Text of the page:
But my religious upbringing got the best of me, and I became a Christian, or rather I became a different kind of Christian. I was no longer Catholic. I was (for lack of a better adjective) evangelical, although I would never have called myself that. I spent my high school years as a regular youth group attendee, went to the Christian teen conventions and summer Bible camp weeks. I attended Bible college afterward, and eventually graduated. I worked in ministry for close to a decade, and spent the first five years of my online life writing articles about god, religion, apologetics and philosophy of religion. I thought I was called by god to do ministry. At the very least, I had a strong desire to be part of something bigger than myself - something cosmic - so I found the idea that I had such a calling quite easy to believe.

I may have stepped back from both religion and belief in a god, but I never abandoned my sense of spirituality. This means nothing unless I define the word "spiritual." Some see the "spirit" much like they see the soul: as an incorporeal part of a person, even the part of the person that animates the flesh. The ghost in the machine. But my understanding is less like the mind-body dualism of Descartes (although not diametrically opposed to Descartes) and more closely associated with the dependent origination ("emptiness") of Buddhist philosopher Nāgārjuna. Who I am - my soul if you will - is the culmination, the amalgamation, the permutation, the synergy of every thing that has made me who I am, and continues to make me who I am becoming: all my experiences, memories, hopes, desires, dreams, pleasures and pains; every molecule that makes up my body; the interactions and relationships I have and have ever had with every person I have encountered; my DNA; the consciousness I possess that allows me to be both self-aware and cognizant of all these factors which make me what I am and who I am. Whether this includes some incorporeal element is beyond my ability to determine. Doesn't really matter either way.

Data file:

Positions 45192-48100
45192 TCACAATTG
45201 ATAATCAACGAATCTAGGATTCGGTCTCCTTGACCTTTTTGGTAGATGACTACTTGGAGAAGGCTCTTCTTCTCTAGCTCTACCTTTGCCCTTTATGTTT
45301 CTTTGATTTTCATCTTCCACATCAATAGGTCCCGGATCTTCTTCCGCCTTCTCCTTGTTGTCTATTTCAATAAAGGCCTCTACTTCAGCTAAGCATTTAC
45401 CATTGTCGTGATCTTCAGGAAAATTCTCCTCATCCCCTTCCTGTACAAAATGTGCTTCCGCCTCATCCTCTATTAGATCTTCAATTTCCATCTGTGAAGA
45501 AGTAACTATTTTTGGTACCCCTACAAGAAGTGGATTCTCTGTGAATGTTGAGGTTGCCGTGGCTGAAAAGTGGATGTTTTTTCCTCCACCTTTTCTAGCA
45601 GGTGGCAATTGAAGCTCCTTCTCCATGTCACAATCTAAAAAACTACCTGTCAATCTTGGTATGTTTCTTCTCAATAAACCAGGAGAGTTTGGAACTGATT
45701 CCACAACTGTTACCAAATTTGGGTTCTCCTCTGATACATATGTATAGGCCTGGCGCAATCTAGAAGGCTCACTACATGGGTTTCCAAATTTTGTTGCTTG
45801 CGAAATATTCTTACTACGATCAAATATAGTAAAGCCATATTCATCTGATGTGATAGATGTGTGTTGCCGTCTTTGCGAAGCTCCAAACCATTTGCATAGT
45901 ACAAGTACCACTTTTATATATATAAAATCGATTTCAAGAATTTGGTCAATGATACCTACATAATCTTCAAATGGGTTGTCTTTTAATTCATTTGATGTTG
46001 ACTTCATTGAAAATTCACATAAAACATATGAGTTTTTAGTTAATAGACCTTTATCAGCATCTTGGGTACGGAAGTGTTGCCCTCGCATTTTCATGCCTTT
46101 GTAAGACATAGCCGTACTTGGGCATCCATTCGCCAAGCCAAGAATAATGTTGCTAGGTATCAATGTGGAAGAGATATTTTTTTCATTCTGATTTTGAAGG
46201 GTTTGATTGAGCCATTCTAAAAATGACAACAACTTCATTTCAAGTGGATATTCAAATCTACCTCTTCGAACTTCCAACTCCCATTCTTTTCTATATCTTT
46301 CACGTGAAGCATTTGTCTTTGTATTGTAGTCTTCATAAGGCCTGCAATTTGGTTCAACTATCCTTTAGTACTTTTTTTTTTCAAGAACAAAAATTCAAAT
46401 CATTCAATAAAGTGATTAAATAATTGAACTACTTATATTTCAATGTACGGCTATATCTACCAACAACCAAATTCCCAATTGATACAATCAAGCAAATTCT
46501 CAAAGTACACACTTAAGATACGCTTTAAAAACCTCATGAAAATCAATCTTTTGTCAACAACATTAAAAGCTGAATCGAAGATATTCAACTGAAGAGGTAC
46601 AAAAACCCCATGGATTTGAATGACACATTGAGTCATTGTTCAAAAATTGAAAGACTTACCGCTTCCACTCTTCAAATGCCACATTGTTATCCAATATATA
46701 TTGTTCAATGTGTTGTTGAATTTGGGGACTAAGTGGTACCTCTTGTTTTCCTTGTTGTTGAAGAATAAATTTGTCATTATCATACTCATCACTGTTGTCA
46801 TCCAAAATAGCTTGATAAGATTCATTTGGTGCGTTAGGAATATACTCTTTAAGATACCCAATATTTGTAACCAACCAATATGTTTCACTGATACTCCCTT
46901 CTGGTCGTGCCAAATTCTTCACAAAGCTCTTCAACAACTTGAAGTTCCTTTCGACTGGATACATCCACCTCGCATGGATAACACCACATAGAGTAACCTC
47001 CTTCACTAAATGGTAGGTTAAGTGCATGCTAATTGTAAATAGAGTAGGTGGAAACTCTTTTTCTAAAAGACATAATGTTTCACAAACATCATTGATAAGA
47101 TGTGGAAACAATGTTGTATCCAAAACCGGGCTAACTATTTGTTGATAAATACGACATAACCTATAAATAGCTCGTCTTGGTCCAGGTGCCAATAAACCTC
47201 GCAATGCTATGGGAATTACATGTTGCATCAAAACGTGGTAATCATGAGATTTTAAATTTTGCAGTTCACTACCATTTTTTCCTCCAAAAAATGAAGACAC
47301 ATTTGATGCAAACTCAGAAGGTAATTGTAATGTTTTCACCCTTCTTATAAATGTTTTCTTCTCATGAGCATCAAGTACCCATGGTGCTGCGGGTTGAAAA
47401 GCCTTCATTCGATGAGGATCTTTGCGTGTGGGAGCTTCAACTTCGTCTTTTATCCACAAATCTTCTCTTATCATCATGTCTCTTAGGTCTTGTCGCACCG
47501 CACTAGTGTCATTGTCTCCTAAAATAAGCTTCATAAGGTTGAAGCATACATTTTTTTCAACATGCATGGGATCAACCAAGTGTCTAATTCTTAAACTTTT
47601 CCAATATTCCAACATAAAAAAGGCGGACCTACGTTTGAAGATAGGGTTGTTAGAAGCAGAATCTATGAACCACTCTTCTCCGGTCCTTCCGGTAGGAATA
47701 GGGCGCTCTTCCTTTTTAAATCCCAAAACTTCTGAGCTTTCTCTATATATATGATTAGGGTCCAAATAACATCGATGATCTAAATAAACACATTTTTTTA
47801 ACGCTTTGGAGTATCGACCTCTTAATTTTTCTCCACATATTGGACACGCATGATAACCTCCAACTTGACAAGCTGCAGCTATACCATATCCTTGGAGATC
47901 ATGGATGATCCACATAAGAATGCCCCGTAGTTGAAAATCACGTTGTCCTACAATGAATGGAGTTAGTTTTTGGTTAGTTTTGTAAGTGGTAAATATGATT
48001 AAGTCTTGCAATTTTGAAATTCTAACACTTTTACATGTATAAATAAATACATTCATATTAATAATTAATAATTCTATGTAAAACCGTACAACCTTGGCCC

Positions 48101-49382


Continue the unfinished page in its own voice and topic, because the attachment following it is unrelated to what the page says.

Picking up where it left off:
When I speak of a spirituality that makes sense to me, I want you to understand my full meaning. Actually, I want you to experience my full meaning: to share in that sense of wonder and awe when considering the universe in which we inhabit an infinitesimally tiny speck; the fascination of discovery, both inward and outward; the pursuit of the transcendent in which we look beyond ourselves to something greater, like our planet, our galaxy, our universe - maybe even to what lies past the edges of space (if there are edges) - and to the solidarity of humankind that both encompasses us and transcends each of us; the sense of identity and belonging that comes with the connection we have with each other, our home planet, and indeed the universe itself. "We are all connected," Neil deGrasse Tyson said, "to each other biologically, to the earth chemically, and to the rest of the universe atomically." The thought that some of the same molecules in the air in my lungs could likely have been at one time in the lungs of Abraham Lincoln or Beethoven or René Descartes or Nāgārjuna or a velociraptor or Pol Pot or the guy who cut me off in traffic the other day fills me with such wonder and curiosity, even awe. When my children were born, when I watched the Perseid meteor shower on a country road at 3 AM with some of my closest friends, when I've been lost in music - any time I've watched Carl Sagan's "Cosmos" - I admired and even revered the awesome powers of nature, the incredible process in which life reproduces itself, the mind-boggling immensity of time and space, the incomprehensibilities of our universe contrasted with the limits of our intellects and imaginations. I am inspired by how much we've learned and humbled by how little we know. This - all of this and even more than I can think to write - is what I mean by spirituality.

As I write these words, I know that this article is incomplete. I could write more and clarify concepts more concisely. I've been staring at this blog entry for over a week, adding a little bit here and a little bit there, and editing, erasing, changing and tweaking. I've been wanting to write about spirituality for a long time, but every time I make the attempt I'm never satisfied with what I write, and I scrap it. This is the first time I've deviated from that pattern. I don't think I'll be able to write about this topic and ever feel like I'm finished. It will always feel incomplete. As I wrote that last sentence, I was overcome by an intense feeling - dare I call it a spiritual experience - in which I nearly saw Buddha. I'm speaking metaphorically, of course, but the epiphany evoked that powerful an emotional response. It will always feel incomplete. My knowledge will always be incomplete. My thirst for learning will never be quenched. My wonder and curiosity will never be satisfied. My desire to love and be loved will never be sated any more than my longing to continue breathing air will be fulfilled.

But in that incompleteness I find perfection. The path never leads to Nirvāṇa in this life, and that's okay. The path is the goal.

Kaylee: "How come you don't care where you're going?"
Book: "'Cause how you get there is the worthier part."


[This article is part of the Journey of One series.]